BY LINDA HOSKINS
My mother was 8 when the Spanish Flu epidemic hit and the story she told was one of pride in her family’s ingenuity and resilience and the help from others in the community. So it translated for her into a source of strength and hope.
That was also the time of WWI and my grandfather was a railroad mechanic in Alabama. He was conscripted into the army and sent to Bremerton WA to work as a boilermaker at the shipyards. When he, my grandmother, and my 8-year-old mom arrived, there was no housing to be had. One community member, Hattie, offered her yard for someone to tent in and that’s where they landed.
As my mom saw it, while neighbors up and down the street passed away in their beds, their family stayed healthy by living in a tent in the fresh air. Hattie became a second mother to her and their lifelong relationship was one of great love and respect.
My mom would never ‘sweat the small stuff’ which I think came partly from this experience too.
About the Author
Linda Hoskins is a very proud grandmom who makes her home in Minnesota.
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The Open-Air Treatment of the Flu – PANDEMIC INFLUENZA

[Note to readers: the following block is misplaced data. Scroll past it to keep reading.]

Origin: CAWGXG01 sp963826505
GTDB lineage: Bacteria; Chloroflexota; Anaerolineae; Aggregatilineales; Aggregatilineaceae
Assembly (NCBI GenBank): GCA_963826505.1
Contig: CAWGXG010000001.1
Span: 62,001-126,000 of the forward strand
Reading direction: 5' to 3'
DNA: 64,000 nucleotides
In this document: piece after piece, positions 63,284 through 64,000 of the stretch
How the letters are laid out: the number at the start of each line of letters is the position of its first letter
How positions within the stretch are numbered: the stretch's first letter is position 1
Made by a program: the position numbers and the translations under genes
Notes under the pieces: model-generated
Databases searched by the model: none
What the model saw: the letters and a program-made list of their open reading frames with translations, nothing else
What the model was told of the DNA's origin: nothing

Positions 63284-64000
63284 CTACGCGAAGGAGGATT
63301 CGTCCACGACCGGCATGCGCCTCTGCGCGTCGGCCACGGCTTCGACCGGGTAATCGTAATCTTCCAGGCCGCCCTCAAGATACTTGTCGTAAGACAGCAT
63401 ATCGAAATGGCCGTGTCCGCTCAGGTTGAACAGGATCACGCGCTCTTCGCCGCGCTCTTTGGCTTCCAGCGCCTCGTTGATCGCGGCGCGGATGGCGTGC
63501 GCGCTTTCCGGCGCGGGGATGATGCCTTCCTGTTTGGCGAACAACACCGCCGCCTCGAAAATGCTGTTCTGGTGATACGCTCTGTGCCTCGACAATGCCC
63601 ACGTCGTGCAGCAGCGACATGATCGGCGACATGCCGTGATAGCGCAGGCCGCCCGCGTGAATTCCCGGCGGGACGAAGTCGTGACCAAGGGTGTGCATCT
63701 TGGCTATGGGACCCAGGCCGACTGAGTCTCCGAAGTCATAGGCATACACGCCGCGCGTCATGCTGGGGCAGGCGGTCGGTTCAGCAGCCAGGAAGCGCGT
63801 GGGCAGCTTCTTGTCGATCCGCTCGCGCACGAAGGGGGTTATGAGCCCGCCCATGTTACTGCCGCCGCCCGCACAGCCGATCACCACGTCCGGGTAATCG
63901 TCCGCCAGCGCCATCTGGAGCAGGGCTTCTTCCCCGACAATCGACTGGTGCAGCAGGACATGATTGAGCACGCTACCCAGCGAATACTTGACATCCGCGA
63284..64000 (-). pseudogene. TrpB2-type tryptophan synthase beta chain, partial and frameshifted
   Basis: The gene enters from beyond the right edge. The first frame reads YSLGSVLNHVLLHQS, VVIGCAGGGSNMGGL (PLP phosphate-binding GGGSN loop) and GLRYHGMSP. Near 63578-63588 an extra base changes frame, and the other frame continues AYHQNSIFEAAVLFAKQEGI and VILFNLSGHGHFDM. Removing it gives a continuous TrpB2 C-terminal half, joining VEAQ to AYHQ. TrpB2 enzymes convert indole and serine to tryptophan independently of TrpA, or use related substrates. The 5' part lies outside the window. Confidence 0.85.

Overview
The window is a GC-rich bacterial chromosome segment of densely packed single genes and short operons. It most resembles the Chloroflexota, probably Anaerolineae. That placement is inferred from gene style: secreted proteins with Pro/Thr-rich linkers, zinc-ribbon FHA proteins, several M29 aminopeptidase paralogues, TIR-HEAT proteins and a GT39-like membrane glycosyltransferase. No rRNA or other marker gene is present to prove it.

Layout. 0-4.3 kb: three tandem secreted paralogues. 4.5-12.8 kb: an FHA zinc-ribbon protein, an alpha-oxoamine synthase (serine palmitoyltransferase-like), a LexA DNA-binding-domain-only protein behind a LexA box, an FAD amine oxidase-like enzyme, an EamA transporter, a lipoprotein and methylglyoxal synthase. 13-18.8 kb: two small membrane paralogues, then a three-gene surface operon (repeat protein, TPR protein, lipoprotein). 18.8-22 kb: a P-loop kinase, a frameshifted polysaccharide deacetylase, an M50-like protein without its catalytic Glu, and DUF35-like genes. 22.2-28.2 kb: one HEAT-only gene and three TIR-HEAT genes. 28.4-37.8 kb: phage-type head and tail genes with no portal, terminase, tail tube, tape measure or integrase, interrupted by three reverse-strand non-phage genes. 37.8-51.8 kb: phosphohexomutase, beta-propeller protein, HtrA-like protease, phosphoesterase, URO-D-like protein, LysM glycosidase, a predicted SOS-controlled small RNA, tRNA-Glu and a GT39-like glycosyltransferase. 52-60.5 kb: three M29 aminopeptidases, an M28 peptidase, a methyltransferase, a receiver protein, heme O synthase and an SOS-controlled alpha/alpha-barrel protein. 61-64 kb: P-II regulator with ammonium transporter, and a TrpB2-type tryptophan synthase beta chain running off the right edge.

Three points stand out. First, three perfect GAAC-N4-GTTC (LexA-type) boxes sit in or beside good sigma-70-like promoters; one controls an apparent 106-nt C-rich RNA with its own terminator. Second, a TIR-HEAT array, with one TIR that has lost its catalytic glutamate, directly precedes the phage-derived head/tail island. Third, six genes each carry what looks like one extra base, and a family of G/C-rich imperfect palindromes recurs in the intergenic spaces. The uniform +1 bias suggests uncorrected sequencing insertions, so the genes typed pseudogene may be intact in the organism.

The H1N1 “Spanish flu” outbreak of 1918–1919 was the most devastating pandemic on record, killing between 50 million and 100 million people. Should the next influenza pandemic prove equally virulent, there could be more than 300 million deaths globally. The conventional view is that little could have been done to prevent the H1N1 virus from spreading or to treat those infected; however, there is evidence to the contrary. Records from an “open-air” hospital in Boston, Massachusetts, suggest that some patients and staff were spared the worst of the outbreak. A combination of fresh air, sunlight, scrupulous standards of hygiene, and reusable face masks appear to have substantially reduced deaths among some patients and infections among medical staff. We argue that temporary hospitals should be a priority in emergency planning. Equally, other measures adopted during the 1918 pandemic merit more attention than they currently receive.
By the time of the 1918–1919 pandemic, it was common practice to put the sick outside in tents or in specially designed open wards. Among the first advocates of what was later to become known as the “open-air method” was the English physician John Coakley Lettsom (1744–1815), who exposed children suffering from tuberculosis to sea air and sunshine at the Royal Sea Bathing Hospital in Kent, England, in 1791.20,21 Lettsom’s enthusiasm for fresh air attracted little support at the time, and the next doctor to recommend it met with fierce opposition. George Bodington (1799–1882) was the proprietor of the first institution that could be described as a tuberculosis sanatorium, at Sutton Coldfield near Birmingham, England. He treated pulmonary tuberculosis with a combination of fresh air, gentle exercise in the open, a nutritious, varied diet, and a minimum of medicines. READ MORE HERE